An exam by your provider can tell a great deal. How comfortable was your last pelvic exam with speculum placement? I tell women that when I do a pelvic exam and place two fingertips into the vagina comfortably, it is quite likely they will be comfortable with intercourse. Because there are variations in male size and female elasticity, that may not always be 100 percent accurate.

Vaginal lubricantsYou say you’re taking vaginal estrogen, and that should be very helpful to your tissue health. This is a time using an intravaginal vibrator (like the Liv2 or Celesse) may be helpful. Can you insert and use these without discomfort? Having a good lubricant is very important as well. Most menopausal women benefit from a silicone or hybrid lubricant (and this article describes the variety of lubes and how you might select and use one). Some women need to use vaginal dilators to do some stretching of the vagina in advance of intercourse.

I’m so glad to hear you have found someone special to share intimacy!

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You describe two issues, one of which is painful sex and the other is embarrassing sound effects when your partner withdraws. You’re wondering why that happens and whether you can change it.

Vaginal DilatorsI don’t have an absolute solution for your dilemma, but I do have a suggestion that I hope will be helpful. We consider the vagina to be a “potential space”; in other words, the walls of the vagina are usually collapsed but can create “space” when needed – when you insert a tampon, for example, or during intercourse. When the space is created, air can, as you describe, enter and be trapped; the entering object (a penis, during intercourse) forces the air out. If the space is tight, there’s likely to be that sound effect you’ve noticed.

You may consider using vaginal dilators, which gently stretch the vagina, giving it greater capacity in both width and depth. This should both reduce the painful sensation of tightness you experience and the likelihood that air escaping will cause the embarrassing sounds.

I think this is definitely worth trying. Good luck! And in the meantime, remember that sex for everyone includes at least some messiness or awkwardness – and one of the joys of midlife intimacy can be the playfulness of laughing together.

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You say you’ve tested negative for herpes 1 and 2 antibodies, while your partner has tested positive for the herpes 2 virus, though he has not shown symptoms. I don’t find your situation unusual, and it does pose a bit of a conundrum. The reality is that using condoms is the most reliable way to prevent transmission, but in a long-term relationship, I understand that it’s not desirable.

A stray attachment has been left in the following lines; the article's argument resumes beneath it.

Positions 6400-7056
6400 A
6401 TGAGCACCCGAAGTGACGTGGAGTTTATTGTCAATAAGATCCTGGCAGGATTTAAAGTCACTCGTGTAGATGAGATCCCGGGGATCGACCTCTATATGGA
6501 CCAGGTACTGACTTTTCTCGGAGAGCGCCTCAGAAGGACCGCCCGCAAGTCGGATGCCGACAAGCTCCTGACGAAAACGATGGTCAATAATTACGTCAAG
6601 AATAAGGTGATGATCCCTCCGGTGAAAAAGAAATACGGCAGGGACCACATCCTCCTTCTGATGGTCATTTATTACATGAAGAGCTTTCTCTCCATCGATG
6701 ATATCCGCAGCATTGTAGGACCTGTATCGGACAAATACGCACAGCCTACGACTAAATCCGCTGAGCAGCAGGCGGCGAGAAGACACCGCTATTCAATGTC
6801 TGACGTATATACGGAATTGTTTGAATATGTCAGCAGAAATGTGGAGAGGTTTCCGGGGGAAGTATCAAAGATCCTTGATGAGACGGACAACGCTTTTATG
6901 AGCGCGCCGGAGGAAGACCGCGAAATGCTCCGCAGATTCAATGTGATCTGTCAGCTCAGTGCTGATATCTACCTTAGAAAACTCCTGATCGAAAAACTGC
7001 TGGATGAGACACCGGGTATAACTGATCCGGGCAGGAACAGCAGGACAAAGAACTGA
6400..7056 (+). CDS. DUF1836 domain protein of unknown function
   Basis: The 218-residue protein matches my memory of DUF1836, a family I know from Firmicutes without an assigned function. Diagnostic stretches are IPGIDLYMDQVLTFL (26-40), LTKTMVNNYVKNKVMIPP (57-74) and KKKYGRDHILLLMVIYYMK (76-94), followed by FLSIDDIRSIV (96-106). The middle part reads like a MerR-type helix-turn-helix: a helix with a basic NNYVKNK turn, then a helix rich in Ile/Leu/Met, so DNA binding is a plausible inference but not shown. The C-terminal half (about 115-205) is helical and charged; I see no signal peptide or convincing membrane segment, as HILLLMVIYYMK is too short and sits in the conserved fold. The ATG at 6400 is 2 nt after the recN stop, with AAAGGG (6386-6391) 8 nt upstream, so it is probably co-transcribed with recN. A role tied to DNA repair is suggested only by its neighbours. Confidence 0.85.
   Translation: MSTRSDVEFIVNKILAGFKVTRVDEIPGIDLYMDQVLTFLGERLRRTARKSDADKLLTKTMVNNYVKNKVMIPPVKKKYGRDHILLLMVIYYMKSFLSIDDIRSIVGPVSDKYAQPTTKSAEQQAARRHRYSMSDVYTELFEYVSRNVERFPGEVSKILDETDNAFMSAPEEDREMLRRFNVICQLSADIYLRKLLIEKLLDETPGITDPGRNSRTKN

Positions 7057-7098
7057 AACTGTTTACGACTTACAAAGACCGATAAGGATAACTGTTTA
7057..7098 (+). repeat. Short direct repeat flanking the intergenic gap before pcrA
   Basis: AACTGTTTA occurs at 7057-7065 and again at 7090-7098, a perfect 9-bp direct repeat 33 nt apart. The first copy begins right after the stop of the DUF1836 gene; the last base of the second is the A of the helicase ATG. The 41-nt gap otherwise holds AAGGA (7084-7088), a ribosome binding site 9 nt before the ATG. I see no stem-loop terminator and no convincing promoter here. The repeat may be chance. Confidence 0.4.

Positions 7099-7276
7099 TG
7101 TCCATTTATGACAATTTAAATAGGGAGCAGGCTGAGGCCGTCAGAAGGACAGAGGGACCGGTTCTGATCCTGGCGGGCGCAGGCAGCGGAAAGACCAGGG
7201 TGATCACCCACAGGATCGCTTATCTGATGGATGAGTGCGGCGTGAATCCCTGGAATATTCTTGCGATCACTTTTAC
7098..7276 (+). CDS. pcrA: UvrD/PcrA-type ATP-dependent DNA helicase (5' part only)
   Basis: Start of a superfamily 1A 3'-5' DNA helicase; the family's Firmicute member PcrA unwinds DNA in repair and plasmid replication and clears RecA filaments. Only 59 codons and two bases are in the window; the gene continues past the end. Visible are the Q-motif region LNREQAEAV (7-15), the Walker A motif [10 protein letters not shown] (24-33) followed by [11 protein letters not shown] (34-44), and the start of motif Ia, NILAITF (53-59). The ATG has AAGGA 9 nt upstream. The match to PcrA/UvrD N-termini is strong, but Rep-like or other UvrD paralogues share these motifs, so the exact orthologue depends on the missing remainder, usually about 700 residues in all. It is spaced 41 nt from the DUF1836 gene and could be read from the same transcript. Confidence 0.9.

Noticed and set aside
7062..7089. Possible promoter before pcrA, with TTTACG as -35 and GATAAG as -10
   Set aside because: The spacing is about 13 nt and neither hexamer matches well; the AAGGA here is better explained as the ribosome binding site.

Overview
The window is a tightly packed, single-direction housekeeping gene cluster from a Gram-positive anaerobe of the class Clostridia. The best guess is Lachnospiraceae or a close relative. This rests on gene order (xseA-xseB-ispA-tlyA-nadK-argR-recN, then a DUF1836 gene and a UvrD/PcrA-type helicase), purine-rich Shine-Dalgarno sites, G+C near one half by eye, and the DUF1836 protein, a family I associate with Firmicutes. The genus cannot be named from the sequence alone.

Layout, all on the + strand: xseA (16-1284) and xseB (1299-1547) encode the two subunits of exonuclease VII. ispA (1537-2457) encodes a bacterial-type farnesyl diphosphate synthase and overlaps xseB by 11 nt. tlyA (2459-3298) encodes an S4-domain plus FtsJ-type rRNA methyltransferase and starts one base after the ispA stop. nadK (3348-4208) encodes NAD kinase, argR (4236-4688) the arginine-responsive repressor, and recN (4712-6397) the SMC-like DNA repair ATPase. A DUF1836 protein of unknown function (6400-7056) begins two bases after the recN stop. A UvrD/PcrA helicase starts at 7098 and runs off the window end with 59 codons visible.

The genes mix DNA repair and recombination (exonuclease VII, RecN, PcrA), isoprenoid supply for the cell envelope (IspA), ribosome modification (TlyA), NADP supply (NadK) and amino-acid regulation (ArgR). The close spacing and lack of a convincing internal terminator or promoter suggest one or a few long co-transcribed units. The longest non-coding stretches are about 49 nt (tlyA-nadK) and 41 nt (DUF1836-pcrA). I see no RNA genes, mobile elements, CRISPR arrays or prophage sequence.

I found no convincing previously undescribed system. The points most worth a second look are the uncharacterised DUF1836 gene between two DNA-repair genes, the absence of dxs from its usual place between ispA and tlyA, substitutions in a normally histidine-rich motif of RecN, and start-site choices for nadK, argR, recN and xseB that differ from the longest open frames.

I find that the most up to date and reliable information regarding HSV (and other STIs) is the Centers for Disease Control and Prevention (CDC), which is what I use to counsel patients:

  • HSV can be transmitted when lesions are not present.
  • Anyone with a HSV diagnosis is encouraged to inform current and future intimate partners, and to abstain from sex when lesions or their precursor symptoms are present.
  • Correct and consistent use of latex condoms might reduce the risk of transmission.
  • “Daily treatment with valacyclovir 500 mg decreases the rate of HSV-2 transmission in discordant, heterosexual couples in which the source partner has a history of genital HSV-2 infection. Such couples should be encouraged to consider suppressive antiviral therapy as part of a strategy to prevent transmission, in addition to consistent condom use and avoidance of sexual activity during recurrences. Episodic therapy does not reduce the risk for transmission and its use should be discouraged for this purpose among persons whose partners might be at risk for HSV-2 acquisition.”

What that last point means is that ongoing daily treatment with a prescription for an antiviral therapy by the affected partner can be effective protection to reduce the chances of transmission; “episodic therapy,” meaning the antiviral is taken only in cases of an outbreak of lesions, will not provide that protection.

I hope this is clear! You can have intimacy confidently, and I’m glad you’re researching the steps to take!